Gait changes associated with the reduced push-off from solid ankle foot orthoses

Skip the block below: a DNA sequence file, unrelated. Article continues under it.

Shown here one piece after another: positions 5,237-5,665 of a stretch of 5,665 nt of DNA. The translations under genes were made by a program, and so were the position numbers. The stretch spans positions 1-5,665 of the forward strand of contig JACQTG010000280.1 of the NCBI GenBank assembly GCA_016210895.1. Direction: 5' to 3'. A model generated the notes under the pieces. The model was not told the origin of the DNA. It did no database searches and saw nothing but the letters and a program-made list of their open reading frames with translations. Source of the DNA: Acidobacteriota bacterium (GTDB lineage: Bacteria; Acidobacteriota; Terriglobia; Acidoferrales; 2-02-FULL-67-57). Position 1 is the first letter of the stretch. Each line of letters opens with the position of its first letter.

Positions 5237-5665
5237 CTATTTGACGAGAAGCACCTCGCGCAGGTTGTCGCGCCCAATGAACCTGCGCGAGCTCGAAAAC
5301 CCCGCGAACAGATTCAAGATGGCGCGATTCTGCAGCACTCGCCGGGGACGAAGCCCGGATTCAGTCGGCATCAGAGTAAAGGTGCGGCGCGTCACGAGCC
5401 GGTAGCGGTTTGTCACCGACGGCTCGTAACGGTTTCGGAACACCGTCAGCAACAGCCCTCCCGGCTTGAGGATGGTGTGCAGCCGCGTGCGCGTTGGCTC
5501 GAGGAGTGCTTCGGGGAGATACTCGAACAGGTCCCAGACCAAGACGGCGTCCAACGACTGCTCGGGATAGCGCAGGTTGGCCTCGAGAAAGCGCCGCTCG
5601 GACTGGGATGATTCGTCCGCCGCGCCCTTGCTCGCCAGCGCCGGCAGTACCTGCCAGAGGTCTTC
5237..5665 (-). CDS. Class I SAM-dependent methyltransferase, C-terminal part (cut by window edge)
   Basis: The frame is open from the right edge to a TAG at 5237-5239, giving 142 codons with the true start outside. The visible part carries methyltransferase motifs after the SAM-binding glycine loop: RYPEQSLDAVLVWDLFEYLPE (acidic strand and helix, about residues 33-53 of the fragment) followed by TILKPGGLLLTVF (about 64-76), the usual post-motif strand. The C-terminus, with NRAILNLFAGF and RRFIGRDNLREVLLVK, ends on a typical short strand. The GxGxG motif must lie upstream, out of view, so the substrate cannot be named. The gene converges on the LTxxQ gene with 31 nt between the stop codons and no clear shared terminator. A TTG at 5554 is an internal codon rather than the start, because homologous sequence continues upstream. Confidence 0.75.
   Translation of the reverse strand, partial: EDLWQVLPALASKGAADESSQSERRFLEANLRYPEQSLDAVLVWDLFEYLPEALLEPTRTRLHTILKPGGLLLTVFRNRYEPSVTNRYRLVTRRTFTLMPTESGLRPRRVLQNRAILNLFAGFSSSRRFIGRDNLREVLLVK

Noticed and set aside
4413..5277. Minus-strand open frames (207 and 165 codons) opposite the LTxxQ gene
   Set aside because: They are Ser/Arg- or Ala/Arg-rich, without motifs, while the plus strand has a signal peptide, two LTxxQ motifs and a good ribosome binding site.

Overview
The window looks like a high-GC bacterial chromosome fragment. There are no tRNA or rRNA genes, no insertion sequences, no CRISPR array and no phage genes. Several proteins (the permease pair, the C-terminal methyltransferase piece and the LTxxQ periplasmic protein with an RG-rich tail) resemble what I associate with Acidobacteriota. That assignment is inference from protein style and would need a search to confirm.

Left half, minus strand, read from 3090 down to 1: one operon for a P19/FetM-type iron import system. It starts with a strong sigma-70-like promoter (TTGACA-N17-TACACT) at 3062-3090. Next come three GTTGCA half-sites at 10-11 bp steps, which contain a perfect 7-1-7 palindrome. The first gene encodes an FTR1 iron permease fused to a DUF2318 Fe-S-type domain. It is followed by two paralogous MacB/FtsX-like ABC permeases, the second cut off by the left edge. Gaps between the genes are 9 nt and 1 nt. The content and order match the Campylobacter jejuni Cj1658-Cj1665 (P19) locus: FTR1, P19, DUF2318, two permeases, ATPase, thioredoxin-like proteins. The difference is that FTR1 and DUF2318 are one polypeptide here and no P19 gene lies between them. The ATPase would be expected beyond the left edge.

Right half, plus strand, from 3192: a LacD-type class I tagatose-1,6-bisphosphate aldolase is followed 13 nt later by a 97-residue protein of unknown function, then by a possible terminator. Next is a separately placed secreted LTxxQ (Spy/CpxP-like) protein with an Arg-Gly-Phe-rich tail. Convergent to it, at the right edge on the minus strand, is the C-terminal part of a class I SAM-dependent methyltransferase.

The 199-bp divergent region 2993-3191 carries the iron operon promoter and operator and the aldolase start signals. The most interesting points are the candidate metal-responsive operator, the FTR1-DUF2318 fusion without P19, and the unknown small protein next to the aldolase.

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Ankle foot orthoses (AFOs) are used to improve walking in some lower extremity conditions but AFOs restrict ankle motion resulting in a trade-off in ankle and hip mechanics. While the use of AFOs have been well documented, there still remain gaps in the literature. The first study compared the differences in sagittal plane ankle and hip kinematics and kinetics across three conditions at two speeds in healthy individuals while the second study compared frontal plane kinetics at the hip and knee and vertical ground reaction forces between two conditions at two speeds in healthy individuals. This was studied by collecting and analyzing three-dimensional joint kinematics and ground reaction forces from twelve healthy adults. Participants walked in three conditions (shod; i.e. athletic shoes only and two reduced push-off conditions using solid ankle foot orthoses (SAFOs); i.e. unilateral brace and bilateral brace conditions) and at two speeds (1.25m/s and 1.5m/s). In the first study, generalized linear models with general estimating equations were used to compare ankle and hip angles, moments and power for the braced and unbraced sides separately in all three conditions. In the second study, frontal plane kinetics and vertical ground reaction forces in the unbraced limb in the unilateral brace condition were compared to the same side during shod walking using paired sample t-tests. From our first study we found that the reduced push-off from the use of SAFOs results in decreased peak plantarflexion angles and power generation at the ankle and increased peak flexion angles, and first and second peak power generation at the hip in the braced limbs in both unilateral (p≤0.05) and bilateral (p≤0.05) brace conditions at both speeds. On the unbraced side in the unilateral brace condition, there were decreased peak power generation at the ankle at 1.25m/s and increased peak extension moments, first and second peak power generation at the hip compared to the shod condition (p<0.05) at both speeds. In the comparison between the unilateral and bilateral brace conditions, the changes in ankle and hip mechanics were similar to the changes between the shod condition and the bilateral brace condition on the unbraced side; in addition, participants also had higher peak extension moments in the unilateral brace condition compared to the bilateral brace condition (p<0.05). On the braced side, participants had lower peak plantarflexion moments at the ankle and lower peak flexion angles at the hip when walking with bilateral SAFOs, compared to walking with unilateral SAFOs (p<0.05). In the second study, we found that peak internal knee and hip abduction moments were 3% and 4% higher, respectively, in the unbraced limb in the unilateral brace condition at 1.25m/s (p≤0.041) compared to the same side in the shod condition. Peak vertical ground reaction force was 3% higher in the unbraced limb in the unilateral brace condition at both speeds (p=0.002). Findings indicate that walking with unilateral ankle foot orthoses presents an increased risk of developing secondary conditions.